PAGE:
Charles Dickens is arguably the best storyteller of all time. He is certainly one of the most dominant figures in 19th century British literature. Despite the popular idea that he was paid by the word and is therefore overly descriptive, boorish, and unreadable today, Dickens still sells millions of books a year. He is the creator of Oliver Twist, The Artful Dodger, Little Nell, Ralph and Nicholas Nickleby, Tiny Tim, Mr. Scrooge, Fagin, David Copperfield, Pip, Magwitch, Miss Havisham, and on and on it goes.
By the time he authored A Tale of Two Cities, he ran his own periodical, so he published at his own costs (and profit). It wasn't that he was paid by the word, but that he was wonderful with description and details, and he knew it. The nineteenth century reader, lacking television and cinema and the fast moving pictures of our modern times, loved his descriptions and would literally line up round the block to get their hands on the latest installment of The Old Curiousity Shop. And with a little practice, a twentieth century reader can learn to enjoy him too..
A Tale of Two Cities is that longish book that begins "It was the best of times, it was the worst of times..." It chronicles the fate of a family and the lives they touch in both England and France during the French Revolution.
The summary on the back of my copy says this:
After eghteen years as a political prisoner in the Bastille, the ageing Doctor Manette is finally released and reunited with his daughter in England. There the lives of two very different men, Charles Darnay, and exiled French aristocrat, and Sydney Carton, a disreputable but brilliant English lawyer, become enmeshed through their love for Lucie Manette. From the tranquil roads of London, they are draw angainst their will to the vengeful, bloodstained streets of Paris at the height of the Reign of Terror, ad they soon fall under the lethal shadow of La Guillotine.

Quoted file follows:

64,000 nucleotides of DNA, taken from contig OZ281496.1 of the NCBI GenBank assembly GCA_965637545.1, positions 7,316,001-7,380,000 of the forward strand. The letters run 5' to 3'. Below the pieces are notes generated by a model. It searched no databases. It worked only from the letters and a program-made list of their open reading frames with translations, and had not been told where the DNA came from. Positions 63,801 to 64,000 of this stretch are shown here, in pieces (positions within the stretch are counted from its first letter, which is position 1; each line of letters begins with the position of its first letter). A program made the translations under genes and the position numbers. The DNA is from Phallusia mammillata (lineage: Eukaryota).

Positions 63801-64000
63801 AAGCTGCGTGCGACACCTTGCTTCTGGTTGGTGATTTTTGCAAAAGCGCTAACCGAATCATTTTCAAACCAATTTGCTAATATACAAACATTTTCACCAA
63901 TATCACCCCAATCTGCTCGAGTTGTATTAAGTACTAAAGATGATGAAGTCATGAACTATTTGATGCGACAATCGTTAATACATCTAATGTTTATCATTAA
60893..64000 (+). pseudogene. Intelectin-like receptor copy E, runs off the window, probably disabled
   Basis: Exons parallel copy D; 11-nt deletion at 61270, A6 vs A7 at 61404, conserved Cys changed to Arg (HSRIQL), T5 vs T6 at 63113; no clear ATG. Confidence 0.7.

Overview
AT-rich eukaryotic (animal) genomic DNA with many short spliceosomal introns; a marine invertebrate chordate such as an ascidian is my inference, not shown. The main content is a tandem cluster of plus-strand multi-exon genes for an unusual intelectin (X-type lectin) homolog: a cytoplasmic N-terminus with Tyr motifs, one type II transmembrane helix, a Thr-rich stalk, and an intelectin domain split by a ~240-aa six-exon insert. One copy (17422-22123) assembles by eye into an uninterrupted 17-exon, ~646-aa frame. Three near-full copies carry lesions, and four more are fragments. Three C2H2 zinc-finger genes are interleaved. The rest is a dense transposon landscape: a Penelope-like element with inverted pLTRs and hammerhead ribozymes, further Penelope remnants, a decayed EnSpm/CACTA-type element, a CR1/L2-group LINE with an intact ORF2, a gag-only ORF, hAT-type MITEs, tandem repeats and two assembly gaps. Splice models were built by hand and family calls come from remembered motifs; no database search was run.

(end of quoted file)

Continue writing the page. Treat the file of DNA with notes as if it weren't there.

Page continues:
And really, what part of disreputable but brilliant does not beg fangirling?
"If Sydney Carton ever shone anywhere, he certainly never shone in the house of Doctor Manette. He had been there often, during a whole year, and had always been the same moody and morose lounger there. When he cared to talk, he talked well; but, the cloud of caring for nothing, which overshadowed him with such a fatal darkness, was very rarely pierced by the light within him."
Here you will find some information I've compiled about Sydney. I am no professional critic, however, I do love the character.
Introduction; About Charles Dickens, A Tale of Two Cities, some small bits about Carton, and why you should read this book. This section is spoiler-free, however, the rest of this site isn't.
My Learned Friend; A basic summary of Sydney's story, for those of you who need some refreshers or don't care very much about spoilers. Includes name analysis! Woo!
Freedom Bleeds; Information about the context of the novel, particularly the French Revolution and all of its particular kind of glory.
The Jackal Sydney's law practice, professional life, and sad and sordid past. This includes his interaction with Stryver, and of course, more about the general brilliance of Carton.
The Golden Haired Doll; About the novel's other two heroes- Lucie and Darnay. They haven't aged so well, but they are essential to Sydney's story.
Sacrifice; Sydney's low sense of self-esteem and where it leads him. This is probably the defining trait of his character, so I thought I'd explore it in more depth.
Resurrection Man; The idea of redemption and thus resurrection is a powerful theme central to the novel, and no where is it more evident in the character of Sydney Carton.